Dressing a table is like putting together a great wardrobe. Too much mismatched vintage china is about as charming as a closet full of ill-fitting thrift shop cocktail dresses. On the other end of the spectrum, using traditional, patterned 5-piece place settings can look as matchy-matchy as outfit in which one's pumps match one's purse, which matches the belt around one's mom jeans, as the case may be.
Thankfully, Dumbo's own McGarvey Robinson Design leads us to the middle ground, where stand-out contemporary pieces and harmoniously paired tableware leave those matchy (or completely mismatched) patterns in the cupboard. The local design duo, Mary Catherine McGarvey and Anna Robinson, start with classic, workhorse pieces and add personal style through earthy textures, crisp minimalism, and a bit of metallic bling. The result is elegant and effortlessly chic -- the perfect setting for a springtime dinner party.
Fresh greens will surely stand out on these white 8½-inch salad plates from West Elm's ceramic Terrain dinnerware line. They're priced at a budget-friendly $6 per plate, while the timeless and luxurious pewter flatware by Match is more of an investment. (Flatware sold at Collier West in Boerum Hill, call to verify price).
Delicate Morrocan tea glasses make elegant wine and water vessels, and they give each table setting a little sparkle. ($10 per tall, gold Moroccan tea glass and $7 per short silver glass, both from Feliz in Fort Greene.)
When the McGarvey Robinson team designed this tablescape, they opted not to put a bird on it – and they didn't use an antlered deer or any other played-out forest creature, either. Still, the table gets a little home-on-the-range personality from these fantastic buffalo salt and pepper shakers ($100 for set, from Collier West [http://collierwest.com/] in Boerum Hill).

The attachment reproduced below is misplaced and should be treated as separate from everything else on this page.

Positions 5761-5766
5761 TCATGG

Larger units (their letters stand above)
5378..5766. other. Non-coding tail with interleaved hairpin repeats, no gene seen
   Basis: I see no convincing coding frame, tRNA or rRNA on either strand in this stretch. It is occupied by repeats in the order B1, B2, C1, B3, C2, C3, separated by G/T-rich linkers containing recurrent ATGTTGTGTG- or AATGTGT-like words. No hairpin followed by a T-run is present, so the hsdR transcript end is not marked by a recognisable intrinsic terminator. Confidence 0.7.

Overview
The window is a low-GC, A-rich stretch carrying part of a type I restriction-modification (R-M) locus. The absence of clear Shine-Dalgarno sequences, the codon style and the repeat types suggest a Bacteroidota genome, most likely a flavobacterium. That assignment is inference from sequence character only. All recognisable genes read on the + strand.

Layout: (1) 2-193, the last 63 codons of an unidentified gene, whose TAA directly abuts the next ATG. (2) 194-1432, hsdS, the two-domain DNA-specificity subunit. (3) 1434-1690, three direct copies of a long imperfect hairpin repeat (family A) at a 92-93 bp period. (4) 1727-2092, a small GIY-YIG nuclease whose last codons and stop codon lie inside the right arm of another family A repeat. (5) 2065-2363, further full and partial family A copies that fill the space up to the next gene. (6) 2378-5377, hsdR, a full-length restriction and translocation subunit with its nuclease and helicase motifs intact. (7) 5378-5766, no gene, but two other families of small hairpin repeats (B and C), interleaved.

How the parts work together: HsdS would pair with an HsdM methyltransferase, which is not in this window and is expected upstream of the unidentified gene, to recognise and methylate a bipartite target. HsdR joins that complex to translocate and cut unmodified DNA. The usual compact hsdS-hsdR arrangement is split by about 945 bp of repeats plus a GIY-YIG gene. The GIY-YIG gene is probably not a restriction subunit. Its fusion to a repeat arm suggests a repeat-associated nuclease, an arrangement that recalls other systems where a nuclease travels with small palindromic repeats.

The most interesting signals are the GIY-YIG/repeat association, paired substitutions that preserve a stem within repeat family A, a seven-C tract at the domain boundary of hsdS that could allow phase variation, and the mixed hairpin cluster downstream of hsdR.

With loose greenery, artfully offset twigs and pops of pale pink, this rambling flower arrangement gives the table a natural and rustic look. This centerpiece cost $150 at Emily Thompson Flowers in Dumbo but prices vary depending on the size of the arrangement.
Resist the urge to clutter the table, but check your cupboards for useful accessories. This classic candlestick wasn't purchased for the shoot – it was found in the kitchen cabinet of McGarvey Robinson's own Mary Catherine McGarvey.
There's no need for fussy napkin rings, but a little bit of twine to tie up each cloth napkin keeps in tune with the homespun look of the table and adds a fine finishing touch.
To keep the look casual, the McGarvey-Robinson gals forego a full tablecloth in favor of the Napoli table runner in flax. It softens the wooden tabletop with a layer of linen (from Greenhouse, Boerum Hill, $62). Still, the whole set-up leaves us with one burning question: what's for dinner?